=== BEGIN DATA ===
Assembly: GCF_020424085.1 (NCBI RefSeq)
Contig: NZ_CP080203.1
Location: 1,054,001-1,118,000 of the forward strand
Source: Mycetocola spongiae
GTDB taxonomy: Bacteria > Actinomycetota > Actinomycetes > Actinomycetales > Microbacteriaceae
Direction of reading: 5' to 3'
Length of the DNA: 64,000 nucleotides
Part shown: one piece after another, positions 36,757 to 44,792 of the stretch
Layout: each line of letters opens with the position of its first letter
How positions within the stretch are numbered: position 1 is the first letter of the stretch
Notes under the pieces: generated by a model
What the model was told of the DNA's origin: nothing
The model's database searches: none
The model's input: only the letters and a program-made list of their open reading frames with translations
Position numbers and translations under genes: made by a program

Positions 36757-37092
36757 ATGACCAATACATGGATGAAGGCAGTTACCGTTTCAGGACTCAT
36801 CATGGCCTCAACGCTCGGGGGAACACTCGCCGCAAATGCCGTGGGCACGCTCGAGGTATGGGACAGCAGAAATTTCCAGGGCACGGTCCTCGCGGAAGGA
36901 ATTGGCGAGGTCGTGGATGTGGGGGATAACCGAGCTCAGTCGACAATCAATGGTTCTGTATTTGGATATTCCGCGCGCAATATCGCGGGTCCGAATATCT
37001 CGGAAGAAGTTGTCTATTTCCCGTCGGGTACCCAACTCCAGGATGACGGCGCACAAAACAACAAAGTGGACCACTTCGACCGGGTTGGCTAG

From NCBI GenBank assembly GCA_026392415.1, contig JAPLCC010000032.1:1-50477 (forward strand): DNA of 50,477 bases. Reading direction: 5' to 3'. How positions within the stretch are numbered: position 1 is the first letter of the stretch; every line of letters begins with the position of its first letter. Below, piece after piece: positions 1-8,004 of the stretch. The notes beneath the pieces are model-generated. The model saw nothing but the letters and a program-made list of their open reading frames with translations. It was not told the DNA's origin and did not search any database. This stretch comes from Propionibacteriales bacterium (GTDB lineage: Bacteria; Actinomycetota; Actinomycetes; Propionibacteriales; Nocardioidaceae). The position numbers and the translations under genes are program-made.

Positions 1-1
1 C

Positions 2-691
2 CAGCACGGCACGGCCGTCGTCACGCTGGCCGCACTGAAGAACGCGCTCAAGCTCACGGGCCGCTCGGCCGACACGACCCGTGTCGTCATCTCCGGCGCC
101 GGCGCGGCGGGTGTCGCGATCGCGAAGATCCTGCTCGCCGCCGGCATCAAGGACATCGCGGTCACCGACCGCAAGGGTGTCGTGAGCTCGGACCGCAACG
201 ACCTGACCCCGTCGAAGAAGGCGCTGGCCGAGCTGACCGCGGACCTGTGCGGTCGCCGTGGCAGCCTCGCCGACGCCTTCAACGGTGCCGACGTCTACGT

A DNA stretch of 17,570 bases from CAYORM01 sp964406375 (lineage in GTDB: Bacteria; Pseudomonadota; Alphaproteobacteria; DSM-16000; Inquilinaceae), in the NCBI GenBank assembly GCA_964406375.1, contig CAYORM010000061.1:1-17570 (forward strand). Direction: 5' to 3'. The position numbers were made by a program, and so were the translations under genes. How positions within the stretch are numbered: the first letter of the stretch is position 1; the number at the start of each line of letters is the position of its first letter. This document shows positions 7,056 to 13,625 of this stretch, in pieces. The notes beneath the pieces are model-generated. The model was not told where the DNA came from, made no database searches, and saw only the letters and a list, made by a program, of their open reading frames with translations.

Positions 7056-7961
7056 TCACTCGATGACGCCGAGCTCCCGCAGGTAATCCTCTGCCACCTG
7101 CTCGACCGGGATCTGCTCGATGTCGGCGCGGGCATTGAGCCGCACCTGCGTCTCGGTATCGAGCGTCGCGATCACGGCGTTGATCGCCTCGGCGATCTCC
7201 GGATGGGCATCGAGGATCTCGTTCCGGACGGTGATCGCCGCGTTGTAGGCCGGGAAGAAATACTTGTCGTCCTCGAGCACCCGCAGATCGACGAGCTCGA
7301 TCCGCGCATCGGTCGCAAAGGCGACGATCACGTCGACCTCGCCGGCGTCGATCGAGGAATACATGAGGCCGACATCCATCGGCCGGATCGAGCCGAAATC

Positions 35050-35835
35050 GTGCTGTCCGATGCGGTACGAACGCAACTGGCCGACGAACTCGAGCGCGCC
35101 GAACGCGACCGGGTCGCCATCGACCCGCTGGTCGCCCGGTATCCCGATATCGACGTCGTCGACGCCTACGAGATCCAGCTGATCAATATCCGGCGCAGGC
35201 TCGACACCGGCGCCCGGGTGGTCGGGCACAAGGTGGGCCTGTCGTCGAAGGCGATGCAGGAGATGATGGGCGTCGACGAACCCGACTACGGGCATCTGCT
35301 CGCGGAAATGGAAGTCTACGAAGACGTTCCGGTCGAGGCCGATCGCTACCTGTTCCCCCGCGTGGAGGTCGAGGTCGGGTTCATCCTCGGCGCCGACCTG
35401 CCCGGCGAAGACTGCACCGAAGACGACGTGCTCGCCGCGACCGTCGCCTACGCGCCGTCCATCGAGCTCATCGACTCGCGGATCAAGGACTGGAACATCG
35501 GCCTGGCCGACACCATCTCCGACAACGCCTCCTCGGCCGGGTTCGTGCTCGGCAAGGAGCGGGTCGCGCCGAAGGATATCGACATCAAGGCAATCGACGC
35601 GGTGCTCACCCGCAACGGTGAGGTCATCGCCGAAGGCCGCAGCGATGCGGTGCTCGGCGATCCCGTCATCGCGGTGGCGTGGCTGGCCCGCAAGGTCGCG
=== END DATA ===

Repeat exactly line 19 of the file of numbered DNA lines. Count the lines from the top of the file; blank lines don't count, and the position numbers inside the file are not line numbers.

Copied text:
36901 ATTGGCGAGGTCGTGGATGTGGGGGATAACCGAGCTCAGTCGACAATCAATGGTTCTGTATTTGGATATTCCGCGCGCAATATCGCGGGTCCGAATATCT